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A basketball hoop has been installed in one corner of Moore College art gallery. Its net is crocheted rainbow-color yarn. Below is a rack of 18 basketballs, each knitted to resemble a human head: a knit hat, a nose ring and a tuft of facial hair.
They are abstractions of the head of artist Wit López, called “A Self-Portrait of the Artist as Balls.”
No, you can’t dunk them.
“A lot of my artwork includes humor or something that’s really foolish, that breaks the fourth wall and brings the audience a little closer to the art itself,” they said. “It’s really important for me to include something that makes people chuckle or laugh about it.”
López, a 76ers fan, made the balls along with the accompanying hoop (“Hoop It On Over Here”) and a print of themself with swirling colors of braided yarn (“If You Can Read This, You Deserve Joy”) as an installation for “(re)Focus 2024,” a 50-year reboot of a city-wide feminist art exhibition that once took over Philadelphia in 1974, called “Philadelphia Focuses on Women Visual Artists.”
”A Self Portrait of the Artist as Balls,” by Wit López is on view at the Galleries at Moore College, part of the multi-venue celebration of women and non-binary artists, ”(re)FOCUS 2024.”(Emma Lee/WHYY)
The Galleries at Moore is hosting the centerpiece exhibitions, “(re)Focus: Then and Now,” featuring work by the original artists and artists emerging now. There are more than 60 associated events and exhibitions scheduled in the Philadelphia region through next fall.
The exhibition 50 years ago was at the then Philadelphia Civic Center in West Philadelphia and dozens of other museums and galleries across the city. It was a grassroots effort to raise the stature of female artists who were often overlooked and ignored by the larger art world.
López, who is in their late 30s, had never heard of it until Moore College approached them to show their work in the reboot. A self-described “archival nerd” who once studied anthropology at Bryn Mawr College, they approached the show with equal parts humor and seriousness.
López expanded the (re)Focus feminist perspective to include artists who are non-binary, LGBTQ, disabled or chronically ill. Their piece, “Red Yellow Green Purple,” is a large, 12-foot tall banner used to project portraits of artists whose works go unseen because of their chronic impairments.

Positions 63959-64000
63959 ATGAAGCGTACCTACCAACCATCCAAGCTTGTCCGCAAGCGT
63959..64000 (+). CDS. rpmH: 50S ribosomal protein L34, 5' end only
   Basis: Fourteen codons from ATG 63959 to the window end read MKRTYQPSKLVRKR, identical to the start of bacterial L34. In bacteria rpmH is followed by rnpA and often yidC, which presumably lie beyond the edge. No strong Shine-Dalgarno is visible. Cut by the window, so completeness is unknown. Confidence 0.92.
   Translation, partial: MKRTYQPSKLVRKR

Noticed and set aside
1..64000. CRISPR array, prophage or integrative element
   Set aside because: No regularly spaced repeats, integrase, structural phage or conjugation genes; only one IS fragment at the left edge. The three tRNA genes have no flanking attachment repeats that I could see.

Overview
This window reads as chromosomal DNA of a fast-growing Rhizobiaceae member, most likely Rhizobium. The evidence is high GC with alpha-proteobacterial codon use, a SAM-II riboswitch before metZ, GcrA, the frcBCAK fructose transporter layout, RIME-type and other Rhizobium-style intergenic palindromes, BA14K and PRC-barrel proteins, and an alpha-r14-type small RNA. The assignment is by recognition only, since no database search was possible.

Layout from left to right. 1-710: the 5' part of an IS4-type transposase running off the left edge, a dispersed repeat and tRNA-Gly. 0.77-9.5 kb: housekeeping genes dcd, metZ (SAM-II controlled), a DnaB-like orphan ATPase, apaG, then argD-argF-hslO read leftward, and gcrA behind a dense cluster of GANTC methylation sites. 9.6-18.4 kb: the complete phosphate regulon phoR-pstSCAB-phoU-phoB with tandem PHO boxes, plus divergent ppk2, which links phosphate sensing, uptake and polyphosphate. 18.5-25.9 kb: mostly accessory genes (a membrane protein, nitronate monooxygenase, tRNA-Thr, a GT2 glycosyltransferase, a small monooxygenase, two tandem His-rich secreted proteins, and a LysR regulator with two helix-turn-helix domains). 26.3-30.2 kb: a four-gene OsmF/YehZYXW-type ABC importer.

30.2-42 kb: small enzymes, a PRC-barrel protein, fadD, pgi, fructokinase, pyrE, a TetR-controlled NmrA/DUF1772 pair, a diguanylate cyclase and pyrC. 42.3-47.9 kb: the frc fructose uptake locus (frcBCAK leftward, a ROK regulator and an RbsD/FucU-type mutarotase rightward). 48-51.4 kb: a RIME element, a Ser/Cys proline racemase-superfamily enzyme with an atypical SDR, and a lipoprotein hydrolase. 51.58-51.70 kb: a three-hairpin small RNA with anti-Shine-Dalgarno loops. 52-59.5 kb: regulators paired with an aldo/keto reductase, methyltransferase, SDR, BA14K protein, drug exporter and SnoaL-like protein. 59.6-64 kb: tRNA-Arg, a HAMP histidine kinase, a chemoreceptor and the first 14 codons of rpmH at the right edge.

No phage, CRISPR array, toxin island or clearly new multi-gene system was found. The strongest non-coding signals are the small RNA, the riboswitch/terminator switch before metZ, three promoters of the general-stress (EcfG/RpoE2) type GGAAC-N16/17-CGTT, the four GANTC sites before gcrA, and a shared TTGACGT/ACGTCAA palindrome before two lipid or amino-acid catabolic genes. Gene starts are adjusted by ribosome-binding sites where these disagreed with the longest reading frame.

“It’s a way for me to uplift the work — and also the personhood — of disabled and chronically ill artists, of which I am also one,” they said. “It was important to me to have a piece in here that represents another population that often gets left out of the arts, which is disabled and chronically ill people.”
The original Focus exhibition, as well as its 50th anniversary, was coordinated by Diane Burko and Judy Brodsky, two prominent art figures. Burko is a notable artist and climate activist, Brodsky is an artist and curator.
Judith Brodsky (left) and Diane Burko coordinated both the original FOCUS festival in 1974 and now the reboot, ”(re)Focus 2024.” The original show was Burko’s idea and Brodsky had a big hand in making it happen. (Emma Lee/WHYY)
In 1974, they were young artists and teachers navigating the art world. Burko, who was teaching at the Community College of Philadelphia, had attended her first teaching conference in 1972, the College Art Association conference.
She remembers that 2nd wave feminism was in the air.
“I was sort of wide-eyed about the whole thing. I got caught up in a meeting which was mainly with art historians, and they were up in arms over the fact that the CAA board was made up of men, all white, old men,” Burko said. “They felt that that was not right.”
Women had already started self-organizing into collectives and initiatives, such as the New York collective A.I.R. Gallery and the Feminist Art Program at the California Institute of the Arts. The landmark exhibition “Twenty Six Contemporary Women Artists,” believed to be the first feminist museum exhibition, had been staged at the Aldrich Art Museum in Ridgefield, Connecticut, in 1971.
Burko and Brodsky thought they would go bigger, creating the largest feminist art exhibition yet that would span an entire city for two months.
The problem was they had never done anything like this before.
“When you’re in your 20s, you just go ahead and do it,” Burko said. “Not really thinking: Could we do it? Is it right? Do we have any money? How’s it going to happen? Who’s gonna listen?”
“We didn’t have the vocabulary then, but we wanted it and so we went ahead and we did it,” Brodsky added. “It was really my introduction to organized feminism in the visual arts. I was already a feminist – I mean, I don’t think you could be a woman and not be a feminist – but I hadn’t been an activist.”